According to the DRC’s two experts, the sheriff’s department must improve screening for suicide risk when inmates are booked into jail, and “at key transition events that carry elevated risk (e.g., placement in solitary confinement), and at other high-stress, high-risk moments (e.g., inmates receiving “bad news” about their criminal court case, moving to prison, or being extradited).” In one of the individual cases that Higgins and Canning examined, upon his arrival at jail, an inmate was exhibiting “symptoms of florid psychosis and mania.” Instead of being sent to the Psychiatric Security Unit, the man was placed in solitary, where he died by suicide several days later, without having been properly screened for suicide risk.
More than six other inmates died in solitary or in solitary-like conditions. “The placement of inmates particularly those with mental health needs, in segregated or restrictive housing increases the risk of suicidal and self-harming behavior, isolates individuals, and impedes normal interpersonal interactions that are essential to psychological health and adequate treatment,” the report says. The sheriff’s department does not adequately screen inmates for suicide risk before placing them in solitary, Higgins and Canning conclude. One inmate spent more than five months in solitary and the jail’s “safety cell”—a small, padded, empty room—before committing suicide.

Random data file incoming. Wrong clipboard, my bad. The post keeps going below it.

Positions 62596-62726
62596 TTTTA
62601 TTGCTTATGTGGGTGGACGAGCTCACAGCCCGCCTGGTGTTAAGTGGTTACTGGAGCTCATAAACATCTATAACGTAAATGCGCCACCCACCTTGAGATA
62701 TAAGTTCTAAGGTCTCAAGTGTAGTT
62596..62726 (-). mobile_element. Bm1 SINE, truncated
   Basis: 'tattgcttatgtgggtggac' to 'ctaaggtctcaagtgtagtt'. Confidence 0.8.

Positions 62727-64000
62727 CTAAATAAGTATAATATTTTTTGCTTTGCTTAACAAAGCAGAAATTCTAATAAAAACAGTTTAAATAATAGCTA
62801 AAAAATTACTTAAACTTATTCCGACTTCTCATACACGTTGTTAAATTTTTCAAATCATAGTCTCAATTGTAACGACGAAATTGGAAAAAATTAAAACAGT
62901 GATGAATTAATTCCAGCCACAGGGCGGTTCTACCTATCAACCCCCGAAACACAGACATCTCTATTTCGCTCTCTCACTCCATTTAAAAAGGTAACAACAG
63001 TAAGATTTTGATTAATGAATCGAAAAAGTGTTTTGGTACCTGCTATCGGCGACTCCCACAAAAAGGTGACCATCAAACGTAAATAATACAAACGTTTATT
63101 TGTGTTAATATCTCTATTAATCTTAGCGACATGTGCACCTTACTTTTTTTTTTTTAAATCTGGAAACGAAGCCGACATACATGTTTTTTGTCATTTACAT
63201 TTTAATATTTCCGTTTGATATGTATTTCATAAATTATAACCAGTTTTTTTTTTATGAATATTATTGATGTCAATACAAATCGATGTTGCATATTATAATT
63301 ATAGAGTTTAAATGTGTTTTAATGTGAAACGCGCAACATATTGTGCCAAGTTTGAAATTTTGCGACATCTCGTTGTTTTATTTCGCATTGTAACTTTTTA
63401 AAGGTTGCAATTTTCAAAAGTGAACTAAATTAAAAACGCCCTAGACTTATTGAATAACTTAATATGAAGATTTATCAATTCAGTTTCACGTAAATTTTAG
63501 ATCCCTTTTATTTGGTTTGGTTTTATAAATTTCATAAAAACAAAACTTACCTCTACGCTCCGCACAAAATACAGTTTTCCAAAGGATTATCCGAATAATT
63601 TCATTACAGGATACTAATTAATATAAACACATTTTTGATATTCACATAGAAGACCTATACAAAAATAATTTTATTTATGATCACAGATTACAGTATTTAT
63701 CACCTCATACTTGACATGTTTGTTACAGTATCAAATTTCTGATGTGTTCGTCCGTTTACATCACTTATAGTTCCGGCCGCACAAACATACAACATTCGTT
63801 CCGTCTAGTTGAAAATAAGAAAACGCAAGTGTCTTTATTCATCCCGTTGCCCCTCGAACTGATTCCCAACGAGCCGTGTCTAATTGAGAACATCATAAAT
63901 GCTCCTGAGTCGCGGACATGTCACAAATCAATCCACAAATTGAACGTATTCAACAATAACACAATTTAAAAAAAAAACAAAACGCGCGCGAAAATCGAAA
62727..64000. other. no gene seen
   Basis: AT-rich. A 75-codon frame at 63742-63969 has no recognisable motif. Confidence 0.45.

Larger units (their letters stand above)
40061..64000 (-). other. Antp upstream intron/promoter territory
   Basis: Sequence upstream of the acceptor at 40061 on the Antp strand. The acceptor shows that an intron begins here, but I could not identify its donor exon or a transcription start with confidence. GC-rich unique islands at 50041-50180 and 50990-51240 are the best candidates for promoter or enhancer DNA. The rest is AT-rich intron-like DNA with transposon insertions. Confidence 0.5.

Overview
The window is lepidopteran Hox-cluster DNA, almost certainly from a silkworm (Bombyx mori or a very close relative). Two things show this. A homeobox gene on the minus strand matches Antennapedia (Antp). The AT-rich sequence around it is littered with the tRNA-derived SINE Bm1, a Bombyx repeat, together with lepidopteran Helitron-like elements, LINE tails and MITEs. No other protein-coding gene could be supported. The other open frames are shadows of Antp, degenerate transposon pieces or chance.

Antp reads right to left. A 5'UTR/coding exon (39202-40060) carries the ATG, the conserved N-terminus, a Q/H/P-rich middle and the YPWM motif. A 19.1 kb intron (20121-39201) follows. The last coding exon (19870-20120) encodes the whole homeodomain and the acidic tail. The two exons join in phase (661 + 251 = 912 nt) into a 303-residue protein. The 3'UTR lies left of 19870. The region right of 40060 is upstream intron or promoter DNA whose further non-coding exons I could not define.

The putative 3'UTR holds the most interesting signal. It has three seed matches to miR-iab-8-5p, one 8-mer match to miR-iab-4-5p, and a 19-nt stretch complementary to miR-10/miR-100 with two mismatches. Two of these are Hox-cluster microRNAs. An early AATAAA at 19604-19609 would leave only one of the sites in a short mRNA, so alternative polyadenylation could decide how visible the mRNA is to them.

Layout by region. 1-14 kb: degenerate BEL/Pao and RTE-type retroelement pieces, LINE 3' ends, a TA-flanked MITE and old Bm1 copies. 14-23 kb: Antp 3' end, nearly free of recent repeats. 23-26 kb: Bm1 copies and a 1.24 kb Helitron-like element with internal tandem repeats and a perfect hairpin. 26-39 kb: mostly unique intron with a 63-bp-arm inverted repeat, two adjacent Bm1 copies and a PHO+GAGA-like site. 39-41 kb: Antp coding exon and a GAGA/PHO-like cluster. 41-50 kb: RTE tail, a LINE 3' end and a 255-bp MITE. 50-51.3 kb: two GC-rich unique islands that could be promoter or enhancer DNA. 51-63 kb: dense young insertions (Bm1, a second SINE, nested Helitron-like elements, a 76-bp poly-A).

Another man in solitary was only allowed out of his cell for one hour every 48 hours. The man requested psychiatric care two days before he was found hanging in his cell, with urine on the floor, food and feces on the ceiling, and a suicide note, written in blood, on the wall.
And when custodial staff catch an attempted suicide, “staff’s emergency response will often determine if the person lives or dies,” according to the report. But, “in nearly half the emergency responses to lethal suicide attempts they reviewed, poor coordination of lifesaving efforts, delays in starting CPR, and/ or malfunctioning medical equipment.” In one case, deputies delayed for seven minutes after finding an inmate hanging, and then did not allow nursing staff to evaluate the inmate or use the defibrillator to try to revive him.
The experts also took issue with custodial staff’s failures to monitor inmates in isolation to ensure that they are not attempting to harm themselves.